It’s worth noting that Miss Frances and James Bowman made learning fun and exciting.

I point out these educators because commitments like theirs, to nourishing young minds, shouldn’t be forgotten. They should be remembered, emulated and built upon. Childhood education should be more than a good deed for us. It must be a mission.

No one can conduct research on Putnam County and not come away with a lot of information about the Great Black Swamp.

This diagonal, Everlgades-size swath of wetlands, grasslands and forests stretching from Lake Erie to Indiana – 25 miles wide and 100 miles long – was the last piece of unsettled land in Ohio.

That’s until your forebears did something that politicians only pledge to do. They drained the swamp. Beginning in the 1840s, it took them 80 years. That seems slow, but it might be a speed record if politicians actually did it.

Your beautiful current – and fourth -- county courthouse was labeled in the 1980s by former Judge Randall Basinger as the “Gem in the Black Swamp.” Well, the swamp may be mostly gone, but the gem remains.

I’ve noticed that many businesses in the surrounding counties have reached back into history and put “Black Swamp” into their names. Good for them. Life was rough way back then and the toils of the past shouldn’t be forgotten.

Everyone seems to know that Putnam County was named for Israel Putnam, George Washington’s second-in-command. What you might not know is that three of the first early settlers met in a log cabin in 1834 and formed the Putnam County Common Pleas Court, in Kalida.

Keep in mind, these men were not judges – or even lawyers. But they knew that in order for their settlement to have a future there had to be the Rule of Law.

It was such an American thing to do. Remember, our republic was younger, then, than most of us sitting in this room, and democracy was not widespread in the world.

The first recorded journal entry of this court showed that resident Isaac McHenry would receive his pension from the Revolutionary War. How fitting.

Some court procedures then did not stand the test of time, or maybe the Constitution, and had to be abandoned.

For example, One form of punishment carried out in the 1830s was this:

A person found guilty of a crime who failed to pay a fine was subject to being dragged down the courthouse stairs by his feet as fast as his captors could navigate the steps.

There doesn’t seem to be a record of the effectiveness of that penalty.

I should add that the earlier courthouses had fewer steps than the current one.

Also in the 1800s, a Judge Long wrote about tales from the courtroom, including one about a fellow judge who had to adjourn court when broken chairs and law books were, quote, “utilized as missiles and a bloody conflict was imminent.”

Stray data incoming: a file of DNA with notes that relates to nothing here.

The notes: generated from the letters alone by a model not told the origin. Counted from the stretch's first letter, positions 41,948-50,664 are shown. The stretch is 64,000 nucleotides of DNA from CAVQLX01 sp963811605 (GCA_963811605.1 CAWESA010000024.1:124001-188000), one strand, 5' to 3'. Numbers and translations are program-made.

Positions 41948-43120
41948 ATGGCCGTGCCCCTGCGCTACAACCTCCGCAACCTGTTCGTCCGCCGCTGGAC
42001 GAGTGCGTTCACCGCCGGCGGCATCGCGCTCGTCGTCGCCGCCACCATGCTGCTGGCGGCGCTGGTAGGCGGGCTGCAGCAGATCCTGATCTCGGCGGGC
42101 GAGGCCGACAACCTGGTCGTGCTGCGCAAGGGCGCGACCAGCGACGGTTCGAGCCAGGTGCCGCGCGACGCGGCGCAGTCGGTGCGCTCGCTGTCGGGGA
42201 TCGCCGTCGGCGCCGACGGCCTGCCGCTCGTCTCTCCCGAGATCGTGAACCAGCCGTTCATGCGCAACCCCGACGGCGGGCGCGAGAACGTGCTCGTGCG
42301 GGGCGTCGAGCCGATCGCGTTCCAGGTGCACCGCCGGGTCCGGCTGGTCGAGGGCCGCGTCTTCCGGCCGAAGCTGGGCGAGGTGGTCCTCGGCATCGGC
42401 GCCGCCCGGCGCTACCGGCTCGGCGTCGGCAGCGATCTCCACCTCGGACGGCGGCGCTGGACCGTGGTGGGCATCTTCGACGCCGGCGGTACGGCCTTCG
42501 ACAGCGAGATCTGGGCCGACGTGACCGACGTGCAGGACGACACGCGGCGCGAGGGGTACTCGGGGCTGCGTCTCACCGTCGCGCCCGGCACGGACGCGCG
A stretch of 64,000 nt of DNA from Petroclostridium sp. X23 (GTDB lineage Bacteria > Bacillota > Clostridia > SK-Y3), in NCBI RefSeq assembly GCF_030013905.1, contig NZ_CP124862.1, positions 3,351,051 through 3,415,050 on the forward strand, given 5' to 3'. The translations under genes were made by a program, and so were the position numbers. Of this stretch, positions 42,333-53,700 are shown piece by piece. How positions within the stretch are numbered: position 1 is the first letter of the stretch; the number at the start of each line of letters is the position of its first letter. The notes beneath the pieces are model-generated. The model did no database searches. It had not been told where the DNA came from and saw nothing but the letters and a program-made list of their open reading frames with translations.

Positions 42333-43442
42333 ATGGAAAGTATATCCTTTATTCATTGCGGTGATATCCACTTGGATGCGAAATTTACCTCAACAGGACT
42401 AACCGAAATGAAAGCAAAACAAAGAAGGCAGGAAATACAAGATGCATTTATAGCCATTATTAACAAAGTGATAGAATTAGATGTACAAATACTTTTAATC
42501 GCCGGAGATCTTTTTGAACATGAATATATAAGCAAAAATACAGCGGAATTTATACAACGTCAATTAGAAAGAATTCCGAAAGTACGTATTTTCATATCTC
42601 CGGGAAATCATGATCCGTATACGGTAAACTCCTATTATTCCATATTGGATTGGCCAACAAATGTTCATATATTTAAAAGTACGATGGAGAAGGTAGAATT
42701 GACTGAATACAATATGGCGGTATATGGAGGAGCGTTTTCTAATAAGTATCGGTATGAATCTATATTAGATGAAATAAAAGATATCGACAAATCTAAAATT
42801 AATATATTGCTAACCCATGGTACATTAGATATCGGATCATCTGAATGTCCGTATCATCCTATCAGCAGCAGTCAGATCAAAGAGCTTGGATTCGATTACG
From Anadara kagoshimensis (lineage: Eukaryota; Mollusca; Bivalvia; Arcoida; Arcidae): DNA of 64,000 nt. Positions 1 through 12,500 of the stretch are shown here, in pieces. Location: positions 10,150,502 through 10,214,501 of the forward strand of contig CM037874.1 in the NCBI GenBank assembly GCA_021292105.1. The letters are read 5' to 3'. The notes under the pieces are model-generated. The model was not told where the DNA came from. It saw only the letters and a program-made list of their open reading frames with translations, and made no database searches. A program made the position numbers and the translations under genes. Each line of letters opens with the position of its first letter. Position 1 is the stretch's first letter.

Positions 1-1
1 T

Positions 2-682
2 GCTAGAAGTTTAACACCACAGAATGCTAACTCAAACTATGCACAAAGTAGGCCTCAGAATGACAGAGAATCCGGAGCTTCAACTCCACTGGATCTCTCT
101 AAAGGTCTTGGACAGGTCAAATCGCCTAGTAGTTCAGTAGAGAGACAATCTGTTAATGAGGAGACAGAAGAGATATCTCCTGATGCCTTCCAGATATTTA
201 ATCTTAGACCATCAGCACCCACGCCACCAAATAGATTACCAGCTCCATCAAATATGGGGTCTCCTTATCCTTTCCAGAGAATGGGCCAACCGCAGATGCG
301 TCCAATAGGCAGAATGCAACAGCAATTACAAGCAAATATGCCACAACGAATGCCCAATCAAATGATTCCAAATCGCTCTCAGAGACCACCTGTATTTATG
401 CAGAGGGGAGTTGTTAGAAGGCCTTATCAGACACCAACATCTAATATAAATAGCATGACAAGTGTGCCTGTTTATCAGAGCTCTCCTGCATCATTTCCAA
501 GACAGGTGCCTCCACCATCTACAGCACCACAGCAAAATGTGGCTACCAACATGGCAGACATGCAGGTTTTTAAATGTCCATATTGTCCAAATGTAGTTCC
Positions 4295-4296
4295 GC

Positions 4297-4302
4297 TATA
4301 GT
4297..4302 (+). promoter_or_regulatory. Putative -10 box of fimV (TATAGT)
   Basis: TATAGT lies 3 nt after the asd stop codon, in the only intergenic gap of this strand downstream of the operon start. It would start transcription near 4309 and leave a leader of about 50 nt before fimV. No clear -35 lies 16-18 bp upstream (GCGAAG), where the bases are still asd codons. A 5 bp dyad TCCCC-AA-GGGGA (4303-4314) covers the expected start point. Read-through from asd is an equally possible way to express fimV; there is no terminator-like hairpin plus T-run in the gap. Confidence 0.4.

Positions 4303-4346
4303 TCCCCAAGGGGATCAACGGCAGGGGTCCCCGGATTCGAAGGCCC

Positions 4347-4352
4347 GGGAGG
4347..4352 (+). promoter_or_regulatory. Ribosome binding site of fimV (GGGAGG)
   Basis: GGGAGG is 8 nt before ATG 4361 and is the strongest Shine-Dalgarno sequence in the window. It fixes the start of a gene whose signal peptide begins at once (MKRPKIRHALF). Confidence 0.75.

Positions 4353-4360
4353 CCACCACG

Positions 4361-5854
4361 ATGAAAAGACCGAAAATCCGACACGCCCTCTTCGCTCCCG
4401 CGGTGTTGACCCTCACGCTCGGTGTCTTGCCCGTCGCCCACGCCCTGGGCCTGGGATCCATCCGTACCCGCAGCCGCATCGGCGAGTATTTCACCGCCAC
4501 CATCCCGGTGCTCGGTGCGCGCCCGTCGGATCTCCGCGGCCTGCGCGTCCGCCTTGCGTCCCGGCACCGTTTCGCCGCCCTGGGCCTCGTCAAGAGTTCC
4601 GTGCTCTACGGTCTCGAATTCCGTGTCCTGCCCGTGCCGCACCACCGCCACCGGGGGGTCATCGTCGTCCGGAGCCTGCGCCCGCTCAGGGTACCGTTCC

A fairly famous judge who rode the circuit in northwestern Ohio and convened court in Kalida was Andrew Coffinberry.

He also taught school and was known for great attention to his clothing – a blue spiked-tailed coat with brass buttons, a, quote, “buff waistcoat and trousers, ruffled shirt and silk stockings.” His manner of dress earned him the monicker, Count Coffinberry.

The historian Marguerite Calvin wrote that Coffinberry “when he was about to annihilate a pompous witness or a fellow lawyer ... had a trick of emphasizing a point by elevating his nose to a 45-degree angle, and seemingly addressing the ceiling of the courtroom.”

There’s not a lot written about Judge Coffinberry’s work, but he apparently was able to show a lack of bias in public service. Before he was a judge he was a justice of the peace, and the first process   he served was against his brother, George, for chopping down a tree on Sunday.

One time, as his party was traversing the thick and dark forest on their way to Putnam County from Findlay, one of the horses “nosed over a bee hive, causing a small panic” among the men and animals.

The horses bolted away with the judge and his party chasing them – with personal articles – and I quote -- “strung along the way” through the marshy soil “including the entire law library of the northwest counties, slightly the worse for mud.”

I also learned that Putnam County was on the cutting edge of courthouse engineering.    
In 1912, construction began on your current courthouse. It included a novelty: an elevator propelled by an electric motor. 

The local newspaper commented that, quote, “most farmers are afraid of this new-fangled way of going upstairs.”

Still quoting here: “They don’t mind it going up, but the sensation that comes over them when the thing starts down makes them catch their breath, grab their hat, and wish they had walked.”

With that, turn over the program to my colleagues, starting with Justice Terrence O’Donnell.

This concludes our Off-Site Court program.

Before I turn it over to Judge Borer for his wrap-up, I want to thank you once again for your hospitality. We hope to return the favor by having you visit our beautiful Court building in downtown Columbus. You are always welcome and you’ll never forget the tour.

God bless.